Katie O’Donnell explores the tiny village of Phong Nha in the rolling hills of Vietnam and gives us the inside scoop on an up-and-coming tourist destination.
Just a few miles off Vietnam’s major highway, about 500km south of Hanoi, there is the tiny village of Phong Nha. Despite our meticulous travel planning, we had not heard of it, and, needless to say, we certainly weren’t planning on going there.
However, one rainy night in Hanoi, we heard a group of travellers raving about this tiny speck on the map, about how it was so “undiscovered” and “off the beaten track” that we had to look into it. A quick Google search showed us to a website for Phong Nha Farmstay, a Vietnamese-Australian-run guesthouse in the area. They had no vacancies, but recommended us to the only other guesthouse in the village: a hostel named Easy Tiger.
Thankfully, Phong Nha was not a cultish travellers’ utopia surrounded by cannabis fields (that just wouldn’t have been our kind of thing). In fact, at first glance it was nothing special. Little more than one street, with lots of boarded up buildings and cows wandering down the middle of the road, it just looked like every other town we had passed on the way. So what was Easy Tiger, a typical hippy-inspired travellers’ hostel, doing here?
We soon discovered that, just five years ago, in 2009, a British caving expedition stumbled upon Hang Son Doong, believed to be the world’s largest cave, just outside Phong Nha. And although it’s been a bit slow to start, this amazing discovery is beginning to make Phong Nha no longer just a tiny speck on the map.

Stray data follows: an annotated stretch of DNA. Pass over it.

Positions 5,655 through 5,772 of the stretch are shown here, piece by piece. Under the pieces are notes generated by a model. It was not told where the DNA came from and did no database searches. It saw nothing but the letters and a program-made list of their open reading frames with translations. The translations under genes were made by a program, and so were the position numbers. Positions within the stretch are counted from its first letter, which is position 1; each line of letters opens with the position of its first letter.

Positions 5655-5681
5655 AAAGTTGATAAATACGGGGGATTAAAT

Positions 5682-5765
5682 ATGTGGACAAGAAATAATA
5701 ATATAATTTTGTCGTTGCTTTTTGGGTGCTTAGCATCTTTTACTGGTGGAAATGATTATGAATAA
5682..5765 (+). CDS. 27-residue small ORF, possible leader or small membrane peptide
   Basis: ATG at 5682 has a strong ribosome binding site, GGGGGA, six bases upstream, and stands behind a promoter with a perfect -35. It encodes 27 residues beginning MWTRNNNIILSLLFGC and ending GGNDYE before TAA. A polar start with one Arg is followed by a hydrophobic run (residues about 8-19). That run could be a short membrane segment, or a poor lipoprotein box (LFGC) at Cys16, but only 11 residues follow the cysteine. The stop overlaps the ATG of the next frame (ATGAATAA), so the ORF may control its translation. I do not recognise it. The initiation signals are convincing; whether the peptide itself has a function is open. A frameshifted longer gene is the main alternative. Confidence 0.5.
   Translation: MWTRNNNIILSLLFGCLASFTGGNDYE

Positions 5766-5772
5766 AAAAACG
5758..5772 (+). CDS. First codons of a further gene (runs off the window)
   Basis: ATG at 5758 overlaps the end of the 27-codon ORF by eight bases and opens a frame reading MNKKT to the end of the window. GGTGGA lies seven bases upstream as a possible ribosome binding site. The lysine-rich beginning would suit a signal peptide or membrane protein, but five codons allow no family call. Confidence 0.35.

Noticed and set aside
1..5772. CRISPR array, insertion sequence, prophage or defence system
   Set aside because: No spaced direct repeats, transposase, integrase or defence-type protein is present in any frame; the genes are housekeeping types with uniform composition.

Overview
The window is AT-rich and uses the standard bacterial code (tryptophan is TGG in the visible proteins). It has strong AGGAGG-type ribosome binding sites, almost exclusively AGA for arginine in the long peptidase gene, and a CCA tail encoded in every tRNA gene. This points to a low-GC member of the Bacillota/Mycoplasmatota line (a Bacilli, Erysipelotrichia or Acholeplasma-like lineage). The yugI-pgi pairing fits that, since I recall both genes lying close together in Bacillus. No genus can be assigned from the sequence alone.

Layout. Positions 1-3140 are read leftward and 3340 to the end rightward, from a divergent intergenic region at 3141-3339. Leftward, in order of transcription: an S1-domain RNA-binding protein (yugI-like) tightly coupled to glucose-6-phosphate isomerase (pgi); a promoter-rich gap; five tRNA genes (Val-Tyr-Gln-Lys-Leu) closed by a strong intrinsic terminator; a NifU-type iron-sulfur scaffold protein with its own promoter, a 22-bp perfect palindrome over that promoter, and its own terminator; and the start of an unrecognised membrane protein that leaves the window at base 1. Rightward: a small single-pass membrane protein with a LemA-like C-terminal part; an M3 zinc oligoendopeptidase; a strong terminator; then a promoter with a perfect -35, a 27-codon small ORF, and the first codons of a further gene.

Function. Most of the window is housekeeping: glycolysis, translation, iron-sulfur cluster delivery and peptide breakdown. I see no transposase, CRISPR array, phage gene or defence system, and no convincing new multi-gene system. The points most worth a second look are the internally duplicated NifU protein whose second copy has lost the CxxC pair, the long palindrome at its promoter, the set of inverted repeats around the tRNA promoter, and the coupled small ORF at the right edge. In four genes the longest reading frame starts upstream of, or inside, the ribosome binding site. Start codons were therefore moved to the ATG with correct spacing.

Only a very limited number of explorers are allowed access to Hang Son Doong each year. When we went it was booked for the next 6 months, but there are several other beautiful, dramatic caves to be visited around the area, either on foot or by dragon boat. We visited Phong Nha Cave, which despite being the smallest in the area, was absolutely breathtaking.
Aside from the caves, the miles of rolling hills, traditional villages, and rice paddies that surround Phong Nha are perfect for cycling round. With the help of a hand-drawn map, we found “the world’s best coffee” in a makeshift café next to the home of Mr. Ho Khanh, the local man who first discovered Hang Son Doong. I love Vietnamese coffee. It is made using a metal filter that allows the coffee to drip slowly into the sweet condensed milk waiting at the bottom of the glass. However, this coffee was on another level; they had added a little chocolate to it, so it was almost like a melted Toblerone.
Phong Nha allowed us to experience rural Vietnam, to see parts that were relatively untouched by tourism. As we cycled past local houses, children ran out to greet us with an enthusiastic “hello” (the braver ones even jumped onto the backs of our bicycles), and women washed their clothes in the river alongside bathing buffaloes. However, it won’t be like this for much longer. We travelled to Phong Nha on the new Boomerang Bus which now stops there every day, making the village far more accessible to tourists. So, go now; experience its charm and innocence while you still can!
Photo credit: Katie O’Donnell